Singapore Launches Fortitude Budget: Salient Features
- Singapore launched its latest stimulus package valued at S$33 billion (US$23 billion) to dampen the economic impact of the virus.
- This latest package is an enhancement of the previous three, aimed at supporting workers and businesses through grants, offsetting of wages, and rental reliefs.
- Investors should seek advice on how they can benefit from the new regulations.
On May 26, 2020, the government of Singapore issued the Fortitude Budget, which functions as the country’s fourth stimulus package since February 2020.
The latest package, estimated at S$33 billion (US$23 billion), aims to provide more support for workers and businesses as the country starts to relax lockdown measures after June 1, 2020. The support measures include extending the Job Support Scheme (JSS) program, helping businesses with their immediate cash flow problems through rental reliefs and grants, and providing financial assistance to the community.Together with the Unity, Resilience, and Solidarity budgets issued earlier in the year, Singapore has dedicated close to S$100 billion (US$70 billion) or nearly 20 percent of GDP to national stimulus support. The Finance Minister Heng Swee Keat has predicted the economy will shrink between 4-7 percent this year, making it the worst recession since independence.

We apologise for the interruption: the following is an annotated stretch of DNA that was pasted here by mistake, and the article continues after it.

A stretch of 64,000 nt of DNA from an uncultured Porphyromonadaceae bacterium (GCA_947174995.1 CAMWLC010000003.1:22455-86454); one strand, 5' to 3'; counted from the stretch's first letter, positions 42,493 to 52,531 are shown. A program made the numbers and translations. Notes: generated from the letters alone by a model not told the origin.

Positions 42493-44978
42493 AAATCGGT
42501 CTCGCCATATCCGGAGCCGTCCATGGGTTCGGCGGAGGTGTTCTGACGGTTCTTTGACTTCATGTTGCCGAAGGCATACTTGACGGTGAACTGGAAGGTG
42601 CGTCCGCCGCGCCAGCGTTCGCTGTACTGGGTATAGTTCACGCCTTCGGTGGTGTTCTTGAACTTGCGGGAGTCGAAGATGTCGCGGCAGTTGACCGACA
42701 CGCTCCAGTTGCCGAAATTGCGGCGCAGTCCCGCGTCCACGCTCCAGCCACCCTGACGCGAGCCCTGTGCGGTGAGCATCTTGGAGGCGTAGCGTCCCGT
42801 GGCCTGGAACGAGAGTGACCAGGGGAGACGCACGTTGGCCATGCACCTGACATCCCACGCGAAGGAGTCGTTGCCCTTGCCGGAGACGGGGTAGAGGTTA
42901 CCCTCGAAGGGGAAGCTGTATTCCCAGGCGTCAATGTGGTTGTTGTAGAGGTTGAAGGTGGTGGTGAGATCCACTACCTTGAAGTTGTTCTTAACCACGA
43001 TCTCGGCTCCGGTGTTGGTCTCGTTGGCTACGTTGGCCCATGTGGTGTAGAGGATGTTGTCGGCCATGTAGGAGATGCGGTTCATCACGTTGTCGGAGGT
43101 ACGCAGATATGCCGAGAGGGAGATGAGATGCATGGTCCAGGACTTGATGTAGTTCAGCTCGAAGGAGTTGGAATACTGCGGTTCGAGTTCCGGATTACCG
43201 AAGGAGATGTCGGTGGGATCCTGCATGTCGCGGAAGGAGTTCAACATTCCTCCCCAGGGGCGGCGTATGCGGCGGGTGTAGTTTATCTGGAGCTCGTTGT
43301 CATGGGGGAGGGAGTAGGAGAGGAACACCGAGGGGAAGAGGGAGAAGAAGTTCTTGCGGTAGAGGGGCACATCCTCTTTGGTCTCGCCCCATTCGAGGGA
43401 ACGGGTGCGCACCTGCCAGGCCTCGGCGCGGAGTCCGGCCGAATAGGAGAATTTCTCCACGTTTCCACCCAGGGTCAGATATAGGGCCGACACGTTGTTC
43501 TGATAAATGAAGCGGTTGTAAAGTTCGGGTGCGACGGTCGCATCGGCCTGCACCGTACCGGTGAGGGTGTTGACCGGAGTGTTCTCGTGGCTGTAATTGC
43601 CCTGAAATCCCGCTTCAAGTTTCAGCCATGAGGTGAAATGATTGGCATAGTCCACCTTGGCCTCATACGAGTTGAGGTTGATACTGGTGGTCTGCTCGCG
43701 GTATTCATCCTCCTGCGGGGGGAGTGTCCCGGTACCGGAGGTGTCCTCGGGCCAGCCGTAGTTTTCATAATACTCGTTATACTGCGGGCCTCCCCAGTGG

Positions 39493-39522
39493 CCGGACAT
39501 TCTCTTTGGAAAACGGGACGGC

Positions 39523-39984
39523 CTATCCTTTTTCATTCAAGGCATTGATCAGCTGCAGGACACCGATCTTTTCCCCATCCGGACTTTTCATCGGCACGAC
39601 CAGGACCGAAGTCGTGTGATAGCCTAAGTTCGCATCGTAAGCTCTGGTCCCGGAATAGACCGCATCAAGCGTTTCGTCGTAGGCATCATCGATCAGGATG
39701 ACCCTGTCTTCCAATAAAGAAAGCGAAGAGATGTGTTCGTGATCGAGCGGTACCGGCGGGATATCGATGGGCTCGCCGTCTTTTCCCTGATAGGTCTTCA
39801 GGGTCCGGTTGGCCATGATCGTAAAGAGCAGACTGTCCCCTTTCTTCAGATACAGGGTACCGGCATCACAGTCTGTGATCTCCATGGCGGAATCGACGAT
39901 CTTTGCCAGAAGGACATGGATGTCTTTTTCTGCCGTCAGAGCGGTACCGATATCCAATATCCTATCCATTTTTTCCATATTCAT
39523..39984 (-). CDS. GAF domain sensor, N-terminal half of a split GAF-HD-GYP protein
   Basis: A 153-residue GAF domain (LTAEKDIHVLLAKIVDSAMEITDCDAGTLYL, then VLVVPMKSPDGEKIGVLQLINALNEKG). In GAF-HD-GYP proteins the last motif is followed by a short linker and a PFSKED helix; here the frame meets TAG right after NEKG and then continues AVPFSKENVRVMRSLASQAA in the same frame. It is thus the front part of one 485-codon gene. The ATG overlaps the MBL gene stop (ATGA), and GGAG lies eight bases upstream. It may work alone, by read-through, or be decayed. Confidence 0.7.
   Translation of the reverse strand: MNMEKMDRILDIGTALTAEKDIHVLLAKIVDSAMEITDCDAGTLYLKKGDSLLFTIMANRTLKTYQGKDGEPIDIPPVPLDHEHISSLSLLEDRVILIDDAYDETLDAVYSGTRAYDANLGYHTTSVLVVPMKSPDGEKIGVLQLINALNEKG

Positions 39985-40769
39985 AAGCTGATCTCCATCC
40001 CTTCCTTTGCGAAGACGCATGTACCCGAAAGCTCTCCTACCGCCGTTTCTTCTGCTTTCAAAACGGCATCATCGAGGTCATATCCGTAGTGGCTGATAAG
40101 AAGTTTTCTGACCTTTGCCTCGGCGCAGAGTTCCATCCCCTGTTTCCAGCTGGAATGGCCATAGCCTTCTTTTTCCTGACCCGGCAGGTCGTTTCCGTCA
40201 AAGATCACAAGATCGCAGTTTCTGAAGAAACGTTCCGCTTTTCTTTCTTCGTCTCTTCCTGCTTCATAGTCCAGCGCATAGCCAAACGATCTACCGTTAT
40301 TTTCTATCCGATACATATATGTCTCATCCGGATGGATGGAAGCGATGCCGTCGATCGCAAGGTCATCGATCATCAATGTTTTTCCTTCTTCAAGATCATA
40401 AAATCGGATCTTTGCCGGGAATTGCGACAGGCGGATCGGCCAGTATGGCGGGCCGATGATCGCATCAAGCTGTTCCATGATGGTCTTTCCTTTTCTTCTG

Investors should seek the help of legal advisors to understand how they can benefit from the new regulations.
Immediate support to fight COVID-19
An additional S$800 million (US$564 million) has been set aside for the COVID-19 Support Grant, which supports citizens and permanent residents who:
- Have lost their jobs;
- Are on unpaid leave; or
- Have had their salary significantly reduced.
Eligible residents can receive S$800 (US$564) per month for three months.
To support businesses with immediate cashflow problems and costs, the government will extend foreign worker rebates and relief for rents. Furthermore, startups are eligible for more financing.
Foreign worker levy and rebates
The government extended the foreign worker levy (FWL) by up to two months until July for businesses that are unable to resume operations after the lockdown is lifted. There will be a 100 percent waiver and S$750 (US$525) rebate in June 2020 and a S$375 rebate (US$264) in July.
Deferment of CPF contributions
The planned increase in Central Provident Funds (CPF) contribution rates for senior workers (aged 55-70) will be deferred from January 1, 2021, to January 1, 2022.
The CPF is a compulsory saving and pension plan for citizens and permanent residents. All employees are entitled to CPF contributions from their employers.
Financial support for startups
In addition to the S$4.5 billion (US$3.1 billion) designated for startups through other government schemes, such as the Temporary Bridging Loan and Enterprise Financing Scheme, a further S$285 million (US$201 million) will be allocated for promising startups by co-investing with the private sector.The government will also provide a S$300 (US$211) monthly bonus, over five months, for wet markets, coffee shops, industrial canteens, and stallholders in hawker centers if they adopt e-payment solutions in their business.